Fertility Test for Men

Male Fertility Testing and health information

Do you know what could be causing your infertility?

The Ulta Lab Tests fertility test for males analyzes sperm health and sperm antibodies.

There are many different reasons why men may not have optimal sperm production. Health problems could stop sperm cells from growing or prevent men from producing a high enough sperm concentration. Here are a few of the more common causes of male infertility that you should be aware of: Retrograde ejaculation, Lowered sperm count, Obstructions in the reproductive tract, Sperm disorders, Medicines, Hormones, and Varicoceles. Blockage in the van's deferens can also cause male infertility. 

Male Infertility and Lab Testing - What You Need to Know

If you're a man and have been trying to get your partner pregnant for over a year, it might be time to take the fertility test. Fertility lab testing from Ulta Lab Tests evaluates the health of sperm and the presence of sperm antibodies. It will give you an accurate diagnosis so that you can seek treatment with your doctor for any underlying issues that may be preventing pregnancy.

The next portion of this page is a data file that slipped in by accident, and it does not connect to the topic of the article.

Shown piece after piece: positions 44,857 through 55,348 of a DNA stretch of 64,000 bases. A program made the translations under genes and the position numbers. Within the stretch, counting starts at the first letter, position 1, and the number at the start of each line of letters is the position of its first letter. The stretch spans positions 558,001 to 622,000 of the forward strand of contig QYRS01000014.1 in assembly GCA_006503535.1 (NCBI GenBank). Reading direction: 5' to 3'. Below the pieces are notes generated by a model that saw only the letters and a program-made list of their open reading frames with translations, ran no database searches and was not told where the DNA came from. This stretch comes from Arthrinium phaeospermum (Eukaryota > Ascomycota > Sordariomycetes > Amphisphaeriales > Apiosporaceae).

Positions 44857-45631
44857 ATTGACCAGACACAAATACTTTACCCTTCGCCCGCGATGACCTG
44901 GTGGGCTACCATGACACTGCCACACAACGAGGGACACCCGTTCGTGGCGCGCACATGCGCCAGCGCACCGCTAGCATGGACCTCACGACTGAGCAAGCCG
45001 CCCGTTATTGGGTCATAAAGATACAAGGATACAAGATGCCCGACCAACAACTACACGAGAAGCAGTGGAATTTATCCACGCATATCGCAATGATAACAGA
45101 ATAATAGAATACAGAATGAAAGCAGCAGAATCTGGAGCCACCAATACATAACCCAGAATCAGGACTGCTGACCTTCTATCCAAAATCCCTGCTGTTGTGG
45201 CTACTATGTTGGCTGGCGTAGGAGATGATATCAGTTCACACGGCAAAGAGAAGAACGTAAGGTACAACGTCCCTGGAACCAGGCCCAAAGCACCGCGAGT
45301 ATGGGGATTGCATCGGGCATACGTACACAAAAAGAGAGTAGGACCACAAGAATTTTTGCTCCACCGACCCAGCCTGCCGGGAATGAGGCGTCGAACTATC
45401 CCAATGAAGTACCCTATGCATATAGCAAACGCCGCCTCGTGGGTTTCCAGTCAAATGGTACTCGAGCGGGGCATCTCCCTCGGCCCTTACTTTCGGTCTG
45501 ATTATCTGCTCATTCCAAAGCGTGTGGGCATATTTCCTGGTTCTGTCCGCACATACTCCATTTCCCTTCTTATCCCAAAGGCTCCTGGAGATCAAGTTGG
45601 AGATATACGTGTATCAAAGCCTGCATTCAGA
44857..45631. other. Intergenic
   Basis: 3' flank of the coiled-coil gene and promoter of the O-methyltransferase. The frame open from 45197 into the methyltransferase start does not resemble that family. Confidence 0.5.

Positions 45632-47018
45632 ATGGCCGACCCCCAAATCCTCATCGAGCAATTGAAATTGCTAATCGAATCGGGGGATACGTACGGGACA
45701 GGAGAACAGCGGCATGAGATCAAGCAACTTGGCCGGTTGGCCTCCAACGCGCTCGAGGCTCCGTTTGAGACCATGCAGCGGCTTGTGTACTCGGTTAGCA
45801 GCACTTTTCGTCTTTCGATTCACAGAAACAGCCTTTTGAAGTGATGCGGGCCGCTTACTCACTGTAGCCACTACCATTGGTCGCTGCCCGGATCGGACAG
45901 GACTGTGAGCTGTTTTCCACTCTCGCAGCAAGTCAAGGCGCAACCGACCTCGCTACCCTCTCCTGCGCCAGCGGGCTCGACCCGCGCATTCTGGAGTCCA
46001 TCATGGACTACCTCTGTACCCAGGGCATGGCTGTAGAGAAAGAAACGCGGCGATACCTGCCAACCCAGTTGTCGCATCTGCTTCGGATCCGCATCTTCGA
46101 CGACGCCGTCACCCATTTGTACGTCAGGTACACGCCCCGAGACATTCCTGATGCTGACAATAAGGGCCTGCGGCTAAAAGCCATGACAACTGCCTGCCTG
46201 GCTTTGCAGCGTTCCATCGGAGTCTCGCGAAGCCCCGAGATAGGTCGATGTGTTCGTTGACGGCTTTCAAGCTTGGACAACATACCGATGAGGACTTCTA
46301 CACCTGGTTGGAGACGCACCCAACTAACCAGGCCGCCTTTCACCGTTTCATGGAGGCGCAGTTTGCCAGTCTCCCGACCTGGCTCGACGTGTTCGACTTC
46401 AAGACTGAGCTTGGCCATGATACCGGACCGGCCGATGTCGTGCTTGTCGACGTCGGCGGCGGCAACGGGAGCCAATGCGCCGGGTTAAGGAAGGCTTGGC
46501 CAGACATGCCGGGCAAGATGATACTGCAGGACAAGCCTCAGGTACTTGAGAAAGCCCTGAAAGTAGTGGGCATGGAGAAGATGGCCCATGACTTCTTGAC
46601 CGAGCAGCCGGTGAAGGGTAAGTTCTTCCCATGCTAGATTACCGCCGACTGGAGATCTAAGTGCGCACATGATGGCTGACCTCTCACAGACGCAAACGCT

Know your health with Ulta Lab Tests and get discounted prices, 24/7 ordering, and nationwide locations. Our lab tests are confidential, and results are available in as little as 24 to 48 hours for most tests. With 2,000 lab tests to choose from and friendly customer service, we make it easy for you to take charge of your health.

Order your fertility test and blood tests now so you can take charge of your health and stay healthy. Choose from the tests below and start today.

 


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Description: Estradiol is a blood test that is used to measure the levels of Estradiol in the blood's serum. Estradiol is one of the Estrogen hormones in the body.  Estradiol, Ultrasensitive LC/MS/MS #30289 is a more appropriate test for children that have not yet started a menstrual cycle.